If you are invoking a solution API from a java based application, ensure that you set the app context using:

com.adobe.livecycle.content.appcontext.AppContextManager.setCurrentAppContext("/content/apps/cm"); // setting app context for the CM solution

 

The app context concept is also used (or rather leveraged) in other scenarios such as driving solution specific Building Block (BB) configurations. Since a Building Block is meant to be reusable across solutions, it exposes certain configurations that can be different for different solutions. Hence, the BB needs to behave differently depending upon the context in which it is being used or invoked. Below is an example where the Data Dictionary BB is used by two solutions – CM and ICR – and has configurations specific to each solution, lying within the solution’s specific app context - /apps/cm for CM and /apps/icr for ICR.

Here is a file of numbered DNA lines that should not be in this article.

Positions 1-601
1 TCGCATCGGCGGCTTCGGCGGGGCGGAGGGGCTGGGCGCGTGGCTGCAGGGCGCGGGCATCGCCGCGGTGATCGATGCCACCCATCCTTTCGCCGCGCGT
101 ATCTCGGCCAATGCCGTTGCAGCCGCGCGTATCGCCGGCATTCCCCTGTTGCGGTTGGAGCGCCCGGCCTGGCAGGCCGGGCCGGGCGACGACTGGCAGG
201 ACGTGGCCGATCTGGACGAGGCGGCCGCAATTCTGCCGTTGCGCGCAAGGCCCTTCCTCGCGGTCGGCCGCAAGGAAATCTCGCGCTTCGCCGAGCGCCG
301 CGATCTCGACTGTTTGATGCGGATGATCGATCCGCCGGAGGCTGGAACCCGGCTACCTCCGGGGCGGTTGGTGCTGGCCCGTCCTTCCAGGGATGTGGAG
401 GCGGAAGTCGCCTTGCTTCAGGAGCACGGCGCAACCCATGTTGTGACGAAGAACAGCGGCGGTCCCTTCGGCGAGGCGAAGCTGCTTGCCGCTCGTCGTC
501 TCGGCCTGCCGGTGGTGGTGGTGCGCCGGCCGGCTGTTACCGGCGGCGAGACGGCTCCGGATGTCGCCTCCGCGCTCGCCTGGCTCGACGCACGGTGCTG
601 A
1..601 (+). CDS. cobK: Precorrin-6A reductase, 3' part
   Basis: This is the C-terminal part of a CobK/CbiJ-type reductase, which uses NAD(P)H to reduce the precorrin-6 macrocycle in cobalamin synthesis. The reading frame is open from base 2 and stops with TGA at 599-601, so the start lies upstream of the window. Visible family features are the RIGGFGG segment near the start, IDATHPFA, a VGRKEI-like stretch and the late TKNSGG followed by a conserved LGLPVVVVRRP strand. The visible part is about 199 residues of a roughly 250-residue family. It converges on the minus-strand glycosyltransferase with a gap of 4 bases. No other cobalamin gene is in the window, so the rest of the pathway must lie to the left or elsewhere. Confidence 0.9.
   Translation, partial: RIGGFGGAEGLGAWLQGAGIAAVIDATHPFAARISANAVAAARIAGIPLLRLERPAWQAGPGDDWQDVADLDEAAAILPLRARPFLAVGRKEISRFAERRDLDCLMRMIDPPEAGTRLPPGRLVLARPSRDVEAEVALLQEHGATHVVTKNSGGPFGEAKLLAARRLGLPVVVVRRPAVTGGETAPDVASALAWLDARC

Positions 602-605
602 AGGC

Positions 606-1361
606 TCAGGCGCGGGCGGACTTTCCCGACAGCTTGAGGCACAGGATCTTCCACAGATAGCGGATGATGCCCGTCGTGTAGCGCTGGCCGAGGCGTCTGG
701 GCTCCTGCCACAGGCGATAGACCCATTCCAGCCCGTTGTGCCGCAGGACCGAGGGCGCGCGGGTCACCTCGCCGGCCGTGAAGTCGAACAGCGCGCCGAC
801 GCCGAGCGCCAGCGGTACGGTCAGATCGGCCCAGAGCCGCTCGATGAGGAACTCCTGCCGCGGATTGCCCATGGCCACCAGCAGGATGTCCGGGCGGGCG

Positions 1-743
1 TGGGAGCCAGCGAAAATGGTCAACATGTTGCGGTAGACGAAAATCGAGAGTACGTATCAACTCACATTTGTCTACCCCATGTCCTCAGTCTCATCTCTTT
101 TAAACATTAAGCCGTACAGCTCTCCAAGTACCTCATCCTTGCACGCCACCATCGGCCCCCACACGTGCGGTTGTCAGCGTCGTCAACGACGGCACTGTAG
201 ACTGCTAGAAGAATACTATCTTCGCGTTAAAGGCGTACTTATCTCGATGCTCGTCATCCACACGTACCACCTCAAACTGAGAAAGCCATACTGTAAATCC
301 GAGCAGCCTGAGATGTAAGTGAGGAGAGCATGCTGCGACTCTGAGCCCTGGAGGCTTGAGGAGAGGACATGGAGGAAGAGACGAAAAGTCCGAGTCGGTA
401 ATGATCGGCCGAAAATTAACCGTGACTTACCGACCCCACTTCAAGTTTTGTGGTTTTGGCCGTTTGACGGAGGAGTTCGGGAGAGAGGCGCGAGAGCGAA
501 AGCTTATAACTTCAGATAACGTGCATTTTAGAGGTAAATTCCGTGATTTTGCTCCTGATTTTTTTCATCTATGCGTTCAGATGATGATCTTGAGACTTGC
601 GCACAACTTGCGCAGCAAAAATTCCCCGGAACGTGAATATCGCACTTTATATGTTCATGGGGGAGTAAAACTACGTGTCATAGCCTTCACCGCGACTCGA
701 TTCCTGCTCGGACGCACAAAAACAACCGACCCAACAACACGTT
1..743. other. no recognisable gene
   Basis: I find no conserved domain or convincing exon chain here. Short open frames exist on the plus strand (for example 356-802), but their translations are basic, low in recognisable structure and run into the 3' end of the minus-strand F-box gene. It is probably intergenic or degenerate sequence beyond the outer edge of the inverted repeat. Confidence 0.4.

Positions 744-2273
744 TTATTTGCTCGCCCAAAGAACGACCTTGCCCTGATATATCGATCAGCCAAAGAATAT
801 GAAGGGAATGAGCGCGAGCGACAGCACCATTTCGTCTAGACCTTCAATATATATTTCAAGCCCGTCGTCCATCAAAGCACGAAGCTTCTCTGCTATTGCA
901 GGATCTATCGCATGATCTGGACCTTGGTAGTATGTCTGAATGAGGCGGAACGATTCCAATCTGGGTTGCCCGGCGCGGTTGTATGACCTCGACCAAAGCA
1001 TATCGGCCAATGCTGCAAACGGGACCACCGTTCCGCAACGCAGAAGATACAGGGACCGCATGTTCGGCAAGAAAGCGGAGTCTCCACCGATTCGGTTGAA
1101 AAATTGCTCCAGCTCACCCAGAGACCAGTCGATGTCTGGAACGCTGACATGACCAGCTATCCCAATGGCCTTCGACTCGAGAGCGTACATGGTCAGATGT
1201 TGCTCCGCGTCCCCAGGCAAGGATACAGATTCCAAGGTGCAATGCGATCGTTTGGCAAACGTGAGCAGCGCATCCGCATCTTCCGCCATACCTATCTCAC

Publishing assets in the Correspondence Management Solution 3.0

The Correspondence Management Solution 3.0 introduces the concept of publishing assets, and deprecates the concept of activation (which was used in the 2.5.x version of the solution).

The solution is typically configured on two separate (ADEP Experience Server) instances – an Author instance and a Publish instance (see the installation and configuration documentation on how to configure the solution over the two instances).

The Author instance is one on which assets/templates are created and managed (using the Manage Assets interface). One can also Preview the Letter templates created on the Author instance, which launches the Create Correspondence interface in a document preview mode.

The Publish instance is one on which the final correspondence is created by agents (using the Create Correspondence interface), using the designed letter templates and published assets. The Manage Assets interface is also available on this instance, but with restricted actions.